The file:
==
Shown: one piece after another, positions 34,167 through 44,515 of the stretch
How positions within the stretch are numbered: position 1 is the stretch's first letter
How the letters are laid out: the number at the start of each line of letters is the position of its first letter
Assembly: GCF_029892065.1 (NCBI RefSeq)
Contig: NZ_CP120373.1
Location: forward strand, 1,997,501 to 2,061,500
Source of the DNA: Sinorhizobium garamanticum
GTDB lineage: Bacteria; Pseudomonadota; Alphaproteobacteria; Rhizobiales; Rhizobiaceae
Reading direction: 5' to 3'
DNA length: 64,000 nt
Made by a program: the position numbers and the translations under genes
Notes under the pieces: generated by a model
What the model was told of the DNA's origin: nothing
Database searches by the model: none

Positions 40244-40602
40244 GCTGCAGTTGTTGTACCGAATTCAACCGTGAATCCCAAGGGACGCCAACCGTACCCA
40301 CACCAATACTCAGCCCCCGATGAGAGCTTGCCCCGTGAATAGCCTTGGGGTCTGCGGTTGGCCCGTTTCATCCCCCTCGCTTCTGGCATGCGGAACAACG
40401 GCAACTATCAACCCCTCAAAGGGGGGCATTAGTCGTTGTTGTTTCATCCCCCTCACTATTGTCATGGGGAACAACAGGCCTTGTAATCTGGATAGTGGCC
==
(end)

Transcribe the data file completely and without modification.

Shown: one piece after another, positions 34,167 through 44,515 of the stretch
How positions within the stretch are numbered: position 1 is the stretch's first letter
How the letters are laid out: the number at the start of each line of letters is the position of its first letter
Assembly: GCF_029892065.1 (NCBI RefSeq)
Contig: NZ_CP120373.1
Location: forward strand, 1,997,501 to 2,061,500
Source of the DNA: Sinorhizobium garamanticum
GTDB lineage: Bacteria; Pseudomonadota; Alphaproteobacteria; Rhizobiales; Rhizobiaceae
Reading direction: 5' to 3'
DNA length: 64,000 nt
Made by a program: the position numbers and the translations under genes
Notes under the pieces: generated by a model
What the model was told of the DNA's origin: nothing
Database searches by the model: none

Positions 40244-40602
40244 GCTGCAGTTGTTGTACCGAATTCAACCGTGAATCCCAAGGGACGCCAACCGTACCCA
40301 CACCAATACTCAGCCCCCGATGAGAGCTTGCCCCGTGAATAGCCTTGGGGTCTGCGGTTGGCCCGTTTCATCCCCCTCGCTTCTGGCATGCGGAACAACG
40401 GCAACTATCAACCCCTCAAAGGGGGGCATTAGTCGTTGTTGTTTCATCCCCCTCACTATTGTCATGGGGAACAACAGGCCTTGTAATCTGGATAGTGGCC